3 years ago

# Fully kinetic large scale simulations of the collisionless Magnetorotational instability.

Nuno F. Loureiro, Luis O. Silva, Ricardo A. Fonseca, Thomas Grismayer, Giannandrea Inchingolo

We present two-dimensional particle-in-cell (PIC) simulations of the fully kinetic collisionless magnetorotational instability (MRI) in weakly magnetized (high $\beta$) pair plasma. The central result of this numerical analysis is the emergence of a self-induced turbulent regime in the saturation state of the collisionless MRI, which can only be captured for large enough simulation domains. One of the underlying mechanisms for the development of this turbulent state is the drift-kink instability (DKI) of the current sheets resulting from the nonlinear evolution of the channel modes. The onset of the DKI can only be observed for simulation domain sizes exceeding several linear MRI wavelengths. The DKI, together with ensuing magnetic reconnection, activate the turbulent motion of the plasma in the late stage of the nonlinear evolution of the MRI. At steady state, the magnetic energy has an MHD-like spectrum with a slope of $k^{-5/3}$ for $k\rho<1$ and $k^{-3}$ for sub-Larmor scale ($k\rho>1$). We also examine the role of the collisionless MRI and associated magnetic reconnection in the development of pressure anisotropy. We study the stability of the system due to this pressure anisotropy, observing the development of mirror instability during the early-stage of the MRI. We further discuss the importance of magnetic reconnection for particle acceleration during the turbulence regime. In particular, consistent with reconnection studies, we show that at late times the kinetic energy presents a characteristic slope of $\epsilon^{-2}$ in the high-energy region.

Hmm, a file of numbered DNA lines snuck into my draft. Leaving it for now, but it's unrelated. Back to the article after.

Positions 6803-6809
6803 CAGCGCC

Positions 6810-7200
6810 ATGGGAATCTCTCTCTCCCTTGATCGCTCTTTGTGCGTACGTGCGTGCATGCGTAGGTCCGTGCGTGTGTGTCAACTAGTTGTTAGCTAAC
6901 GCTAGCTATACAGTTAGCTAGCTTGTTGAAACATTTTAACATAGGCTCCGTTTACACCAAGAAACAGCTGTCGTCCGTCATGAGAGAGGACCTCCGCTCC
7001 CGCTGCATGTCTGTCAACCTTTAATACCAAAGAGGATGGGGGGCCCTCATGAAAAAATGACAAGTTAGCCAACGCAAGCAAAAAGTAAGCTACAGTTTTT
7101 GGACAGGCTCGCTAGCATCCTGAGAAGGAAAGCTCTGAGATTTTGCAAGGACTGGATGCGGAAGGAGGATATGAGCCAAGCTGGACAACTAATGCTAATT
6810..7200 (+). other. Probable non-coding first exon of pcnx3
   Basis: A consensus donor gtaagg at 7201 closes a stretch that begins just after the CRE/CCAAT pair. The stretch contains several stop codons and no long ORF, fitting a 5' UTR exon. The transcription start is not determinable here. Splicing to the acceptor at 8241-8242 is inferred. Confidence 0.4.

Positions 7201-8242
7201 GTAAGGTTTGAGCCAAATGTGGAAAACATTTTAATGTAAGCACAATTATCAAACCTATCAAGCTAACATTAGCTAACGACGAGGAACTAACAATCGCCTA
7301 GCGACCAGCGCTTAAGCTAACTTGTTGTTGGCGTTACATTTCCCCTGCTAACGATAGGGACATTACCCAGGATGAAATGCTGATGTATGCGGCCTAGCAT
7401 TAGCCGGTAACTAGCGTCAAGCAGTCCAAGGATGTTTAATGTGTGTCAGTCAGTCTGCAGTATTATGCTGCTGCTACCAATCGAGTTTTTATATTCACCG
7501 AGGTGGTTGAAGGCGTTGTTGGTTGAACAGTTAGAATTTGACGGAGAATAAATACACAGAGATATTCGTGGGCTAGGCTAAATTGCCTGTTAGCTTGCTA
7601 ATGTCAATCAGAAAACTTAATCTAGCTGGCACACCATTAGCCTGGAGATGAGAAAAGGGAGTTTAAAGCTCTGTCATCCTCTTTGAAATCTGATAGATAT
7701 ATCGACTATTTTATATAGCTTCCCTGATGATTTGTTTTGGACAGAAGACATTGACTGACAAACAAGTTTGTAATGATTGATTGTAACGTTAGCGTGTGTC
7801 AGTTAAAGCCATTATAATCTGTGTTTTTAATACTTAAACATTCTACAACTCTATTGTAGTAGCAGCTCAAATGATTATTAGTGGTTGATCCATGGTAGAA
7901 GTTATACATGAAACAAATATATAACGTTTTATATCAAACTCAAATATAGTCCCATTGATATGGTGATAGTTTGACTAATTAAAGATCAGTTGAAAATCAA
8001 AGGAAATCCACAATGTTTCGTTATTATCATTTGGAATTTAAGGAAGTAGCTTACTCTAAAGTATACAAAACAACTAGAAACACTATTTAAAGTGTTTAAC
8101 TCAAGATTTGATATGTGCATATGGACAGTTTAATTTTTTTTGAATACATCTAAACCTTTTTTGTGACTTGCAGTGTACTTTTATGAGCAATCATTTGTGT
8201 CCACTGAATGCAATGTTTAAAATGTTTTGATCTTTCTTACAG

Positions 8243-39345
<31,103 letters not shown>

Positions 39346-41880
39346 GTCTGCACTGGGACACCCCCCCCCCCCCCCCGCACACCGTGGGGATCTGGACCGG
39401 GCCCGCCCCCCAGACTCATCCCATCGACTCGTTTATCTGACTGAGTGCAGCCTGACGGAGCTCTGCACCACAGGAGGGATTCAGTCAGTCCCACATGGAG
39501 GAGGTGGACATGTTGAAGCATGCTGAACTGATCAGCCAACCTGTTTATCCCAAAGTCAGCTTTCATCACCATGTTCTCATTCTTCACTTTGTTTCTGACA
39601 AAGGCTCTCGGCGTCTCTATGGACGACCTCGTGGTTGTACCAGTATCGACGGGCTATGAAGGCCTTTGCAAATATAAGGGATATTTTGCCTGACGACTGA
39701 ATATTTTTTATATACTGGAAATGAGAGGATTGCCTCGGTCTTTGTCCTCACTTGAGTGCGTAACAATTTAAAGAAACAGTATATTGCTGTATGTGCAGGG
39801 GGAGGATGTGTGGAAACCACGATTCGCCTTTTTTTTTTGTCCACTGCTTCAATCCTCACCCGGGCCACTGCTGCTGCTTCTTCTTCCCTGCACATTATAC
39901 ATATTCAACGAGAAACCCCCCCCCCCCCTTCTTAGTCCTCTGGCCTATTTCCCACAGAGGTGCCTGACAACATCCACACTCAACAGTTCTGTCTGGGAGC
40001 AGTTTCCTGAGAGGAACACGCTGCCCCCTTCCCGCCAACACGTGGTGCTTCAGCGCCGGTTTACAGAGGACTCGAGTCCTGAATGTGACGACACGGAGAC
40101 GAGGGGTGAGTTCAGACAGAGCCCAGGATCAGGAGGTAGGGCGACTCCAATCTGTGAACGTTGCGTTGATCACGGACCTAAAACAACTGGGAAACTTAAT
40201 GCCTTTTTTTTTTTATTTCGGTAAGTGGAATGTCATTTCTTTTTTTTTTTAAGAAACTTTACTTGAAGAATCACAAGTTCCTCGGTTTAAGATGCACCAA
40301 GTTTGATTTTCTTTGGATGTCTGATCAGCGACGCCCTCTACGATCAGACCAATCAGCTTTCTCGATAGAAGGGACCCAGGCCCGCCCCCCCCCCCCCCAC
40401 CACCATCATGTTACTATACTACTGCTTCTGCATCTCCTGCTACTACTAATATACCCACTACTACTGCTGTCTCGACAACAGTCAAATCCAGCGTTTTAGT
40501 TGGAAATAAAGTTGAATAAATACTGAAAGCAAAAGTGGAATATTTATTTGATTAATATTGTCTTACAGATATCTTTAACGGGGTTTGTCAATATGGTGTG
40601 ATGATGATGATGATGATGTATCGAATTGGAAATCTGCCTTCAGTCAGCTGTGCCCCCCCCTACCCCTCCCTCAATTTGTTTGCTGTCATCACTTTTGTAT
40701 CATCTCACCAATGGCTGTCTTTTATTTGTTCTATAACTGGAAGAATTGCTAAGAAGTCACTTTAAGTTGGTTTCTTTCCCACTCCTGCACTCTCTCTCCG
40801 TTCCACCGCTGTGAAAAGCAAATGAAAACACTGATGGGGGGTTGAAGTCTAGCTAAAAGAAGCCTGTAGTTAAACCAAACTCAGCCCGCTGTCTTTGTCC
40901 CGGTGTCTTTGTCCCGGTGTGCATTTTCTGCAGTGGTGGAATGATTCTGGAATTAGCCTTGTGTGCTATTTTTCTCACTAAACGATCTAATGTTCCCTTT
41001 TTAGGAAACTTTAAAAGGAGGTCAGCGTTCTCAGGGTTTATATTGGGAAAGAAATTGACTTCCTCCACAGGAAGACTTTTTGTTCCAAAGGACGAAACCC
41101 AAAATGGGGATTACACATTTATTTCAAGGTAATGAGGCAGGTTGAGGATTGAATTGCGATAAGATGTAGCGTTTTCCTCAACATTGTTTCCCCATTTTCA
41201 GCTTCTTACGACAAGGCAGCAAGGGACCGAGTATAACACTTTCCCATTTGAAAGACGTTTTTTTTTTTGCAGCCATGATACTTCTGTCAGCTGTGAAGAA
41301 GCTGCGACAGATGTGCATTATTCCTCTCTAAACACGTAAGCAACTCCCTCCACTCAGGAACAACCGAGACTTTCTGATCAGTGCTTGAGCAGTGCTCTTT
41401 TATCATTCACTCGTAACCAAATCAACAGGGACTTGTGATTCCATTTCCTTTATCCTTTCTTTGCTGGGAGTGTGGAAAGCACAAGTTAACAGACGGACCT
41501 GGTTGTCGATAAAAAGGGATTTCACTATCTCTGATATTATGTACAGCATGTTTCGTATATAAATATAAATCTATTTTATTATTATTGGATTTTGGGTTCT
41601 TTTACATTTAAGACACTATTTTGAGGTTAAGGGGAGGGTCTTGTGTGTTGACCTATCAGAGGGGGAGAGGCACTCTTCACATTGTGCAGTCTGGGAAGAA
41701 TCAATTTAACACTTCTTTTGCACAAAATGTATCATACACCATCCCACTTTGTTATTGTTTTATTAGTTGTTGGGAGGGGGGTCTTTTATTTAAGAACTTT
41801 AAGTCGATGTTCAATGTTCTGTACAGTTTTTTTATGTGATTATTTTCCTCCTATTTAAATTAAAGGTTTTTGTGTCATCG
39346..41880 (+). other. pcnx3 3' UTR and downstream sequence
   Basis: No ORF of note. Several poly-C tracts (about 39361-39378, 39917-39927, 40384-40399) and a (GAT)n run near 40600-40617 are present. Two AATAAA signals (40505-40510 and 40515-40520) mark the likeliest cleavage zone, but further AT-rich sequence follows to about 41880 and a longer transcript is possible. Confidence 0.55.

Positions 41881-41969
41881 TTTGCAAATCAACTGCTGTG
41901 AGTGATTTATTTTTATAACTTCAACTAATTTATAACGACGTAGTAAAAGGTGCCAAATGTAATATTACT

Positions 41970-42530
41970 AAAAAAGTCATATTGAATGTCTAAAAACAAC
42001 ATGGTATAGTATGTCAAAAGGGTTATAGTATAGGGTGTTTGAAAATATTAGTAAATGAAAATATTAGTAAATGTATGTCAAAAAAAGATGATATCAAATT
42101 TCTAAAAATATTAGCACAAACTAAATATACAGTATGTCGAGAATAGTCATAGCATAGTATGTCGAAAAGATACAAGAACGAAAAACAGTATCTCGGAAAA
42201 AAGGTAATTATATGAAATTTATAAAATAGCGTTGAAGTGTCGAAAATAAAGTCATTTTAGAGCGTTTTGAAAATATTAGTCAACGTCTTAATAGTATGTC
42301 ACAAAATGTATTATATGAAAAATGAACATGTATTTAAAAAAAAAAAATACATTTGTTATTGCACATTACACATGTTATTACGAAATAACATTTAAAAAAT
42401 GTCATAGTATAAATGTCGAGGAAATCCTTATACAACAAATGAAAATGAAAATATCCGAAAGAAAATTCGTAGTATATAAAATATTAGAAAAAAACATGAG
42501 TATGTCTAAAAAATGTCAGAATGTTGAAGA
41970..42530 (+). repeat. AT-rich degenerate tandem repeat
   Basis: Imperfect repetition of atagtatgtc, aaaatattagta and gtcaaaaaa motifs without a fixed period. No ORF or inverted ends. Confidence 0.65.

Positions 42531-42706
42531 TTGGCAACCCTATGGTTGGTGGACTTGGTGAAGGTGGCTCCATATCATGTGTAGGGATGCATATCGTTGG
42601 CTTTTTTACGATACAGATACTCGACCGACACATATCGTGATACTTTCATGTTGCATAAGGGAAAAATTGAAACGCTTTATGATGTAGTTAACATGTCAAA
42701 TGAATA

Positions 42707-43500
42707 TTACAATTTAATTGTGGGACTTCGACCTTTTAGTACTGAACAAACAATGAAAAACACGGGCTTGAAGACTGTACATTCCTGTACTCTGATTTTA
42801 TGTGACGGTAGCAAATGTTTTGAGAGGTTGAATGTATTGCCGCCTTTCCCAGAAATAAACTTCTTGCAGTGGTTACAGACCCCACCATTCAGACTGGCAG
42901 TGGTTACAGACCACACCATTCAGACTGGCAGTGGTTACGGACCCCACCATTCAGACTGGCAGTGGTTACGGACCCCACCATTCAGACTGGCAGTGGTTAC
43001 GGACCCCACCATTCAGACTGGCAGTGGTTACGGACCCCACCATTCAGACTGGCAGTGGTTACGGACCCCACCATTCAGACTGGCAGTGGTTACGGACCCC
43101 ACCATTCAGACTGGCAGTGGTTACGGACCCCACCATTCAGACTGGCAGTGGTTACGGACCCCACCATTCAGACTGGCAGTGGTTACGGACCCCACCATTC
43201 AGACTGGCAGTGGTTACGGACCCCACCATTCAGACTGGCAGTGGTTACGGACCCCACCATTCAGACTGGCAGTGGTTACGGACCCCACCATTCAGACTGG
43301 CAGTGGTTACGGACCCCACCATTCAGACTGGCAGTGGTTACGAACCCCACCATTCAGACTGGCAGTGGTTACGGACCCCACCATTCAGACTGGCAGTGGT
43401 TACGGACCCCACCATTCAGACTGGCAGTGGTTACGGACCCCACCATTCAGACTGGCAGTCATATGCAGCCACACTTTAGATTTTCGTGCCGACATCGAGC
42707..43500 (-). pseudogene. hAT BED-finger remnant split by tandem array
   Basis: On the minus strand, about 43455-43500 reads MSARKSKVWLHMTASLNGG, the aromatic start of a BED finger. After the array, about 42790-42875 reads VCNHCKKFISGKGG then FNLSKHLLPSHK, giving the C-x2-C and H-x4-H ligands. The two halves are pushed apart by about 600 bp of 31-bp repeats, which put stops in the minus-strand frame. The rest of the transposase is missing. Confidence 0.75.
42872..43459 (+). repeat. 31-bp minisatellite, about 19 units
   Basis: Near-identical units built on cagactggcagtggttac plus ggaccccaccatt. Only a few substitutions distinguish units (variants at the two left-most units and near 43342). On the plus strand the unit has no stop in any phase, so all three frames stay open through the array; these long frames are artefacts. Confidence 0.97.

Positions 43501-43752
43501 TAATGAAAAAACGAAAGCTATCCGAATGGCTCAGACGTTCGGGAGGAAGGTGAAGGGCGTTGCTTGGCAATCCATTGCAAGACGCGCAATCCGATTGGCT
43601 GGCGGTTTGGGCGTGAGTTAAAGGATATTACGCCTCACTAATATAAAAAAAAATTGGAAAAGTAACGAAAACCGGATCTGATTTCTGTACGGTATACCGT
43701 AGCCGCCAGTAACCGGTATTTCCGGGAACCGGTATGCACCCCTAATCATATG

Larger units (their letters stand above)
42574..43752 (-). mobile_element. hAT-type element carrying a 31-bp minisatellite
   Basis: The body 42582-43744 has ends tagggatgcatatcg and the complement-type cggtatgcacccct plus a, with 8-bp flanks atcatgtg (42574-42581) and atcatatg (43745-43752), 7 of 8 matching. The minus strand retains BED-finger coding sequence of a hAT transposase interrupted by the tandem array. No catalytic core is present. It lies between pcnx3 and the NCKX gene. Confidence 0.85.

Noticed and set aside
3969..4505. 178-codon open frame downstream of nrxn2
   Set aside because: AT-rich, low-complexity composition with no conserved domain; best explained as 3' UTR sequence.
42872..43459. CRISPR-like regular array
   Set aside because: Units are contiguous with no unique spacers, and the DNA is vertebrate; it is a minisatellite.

Publisher URL: http://arxiv.org/abs/1801.08657

DOI: arXiv:1801.08657v1

You might also like
Discover & Discuss Important Research

Keeping up-to-date with research can feel impossible, with papers being published faster than you'll ever be able to read them. That's where Researcher comes in: we're simplifying discovery and making important discussions happen. With over 19,000 sources, including peer-reviewed journals, preprints, blogs, universities, podcasts and Live events across 10 research areas, you'll never miss what's important to you. It's like social media, but better. Oh, and we should mention - it's free.

Researcher displays publicly available abstracts and doesn’t host any full article content. If the content is open access, we will direct clicks from the abstracts to the publisher website and display the PDF copy on our platform. Clicks to view the full text will be directed to the publisher website, where only users with subscriptions or access through their institution are able to view the full article.